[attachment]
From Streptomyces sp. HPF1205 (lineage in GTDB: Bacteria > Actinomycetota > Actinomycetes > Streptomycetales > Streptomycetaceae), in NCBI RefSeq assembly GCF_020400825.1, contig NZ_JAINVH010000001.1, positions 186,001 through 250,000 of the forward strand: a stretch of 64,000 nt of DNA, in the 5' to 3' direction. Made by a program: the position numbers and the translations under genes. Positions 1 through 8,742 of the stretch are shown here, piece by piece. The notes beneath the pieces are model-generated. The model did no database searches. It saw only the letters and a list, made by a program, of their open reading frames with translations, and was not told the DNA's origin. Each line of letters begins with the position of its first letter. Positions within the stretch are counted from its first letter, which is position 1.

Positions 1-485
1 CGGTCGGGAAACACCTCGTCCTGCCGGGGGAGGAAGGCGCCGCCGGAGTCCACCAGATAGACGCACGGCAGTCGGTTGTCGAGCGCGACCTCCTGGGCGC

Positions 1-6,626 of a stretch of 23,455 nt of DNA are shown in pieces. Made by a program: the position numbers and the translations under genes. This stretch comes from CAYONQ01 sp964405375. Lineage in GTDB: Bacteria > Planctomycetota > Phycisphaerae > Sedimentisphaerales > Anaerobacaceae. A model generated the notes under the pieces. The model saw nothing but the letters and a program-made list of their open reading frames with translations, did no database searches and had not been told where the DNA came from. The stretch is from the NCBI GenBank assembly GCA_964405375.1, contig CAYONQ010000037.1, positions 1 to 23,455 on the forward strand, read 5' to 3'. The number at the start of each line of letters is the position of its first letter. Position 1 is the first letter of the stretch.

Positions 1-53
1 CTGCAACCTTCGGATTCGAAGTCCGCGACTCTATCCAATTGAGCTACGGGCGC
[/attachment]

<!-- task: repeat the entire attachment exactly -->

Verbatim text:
From Streptomyces sp. HPF1205 (lineage in GTDB: Bacteria > Actinomycetota > Actinomycetes > Streptomycetales > Streptomycetaceae), in NCBI RefSeq assembly GCF_020400825.1, contig NZ_JAINVH010000001.1, positions 186,001 through 250,000 of the forward strand: a stretch of 64,000 nt of DNA, in the 5' to 3' direction. Made by a program: the position numbers and the translations under genes. Positions 1 through 8,742 of the stretch are shown here, piece by piece. The notes beneath the pieces are model-generated. The model did no database searches. It saw only the letters and a list, made by a program, of their open reading frames with translations, and was not told the DNA's origin. Each line of letters begins with the position of its first letter. Positions within the stretch are counted from its first letter, which is position 1.

Positions 1-485
1 CGGTCGGGAAACACCTCGTCCTGCCGGGGGAGGAAGGCGCCGCCGGAGTCCACCAGATAGACGCACGGCAGTCGGTTGTCGAGCGCGACCTCCTGGGCGC

Positions 1-6,626 of a stretch of 23,455 nt of DNA are shown in pieces. Made by a program: the position numbers and the translations under genes. This stretch comes from CAYONQ01 sp964405375. Lineage in GTDB: Bacteria > Planctomycetota > Phycisphaerae > Sedimentisphaerales > Anaerobacaceae. A model generated the notes under the pieces. The model saw nothing but the letters and a program-made list of their open reading frames with translations, did no database searches and had not been told where the DNA came from. The stretch is from the NCBI GenBank assembly GCA_964405375.1, contig CAYONQ010000037.1, positions 1 to 23,455 on the forward strand, read 5' to 3'. The number at the start of each line of letters is the position of its first letter. Position 1 is the first letter of the stretch.

Positions 1-53
1 CTGCAACCTTCGGATTCGAAGTCCGCGACTCTATCCAATTGAGCTACGGGCGC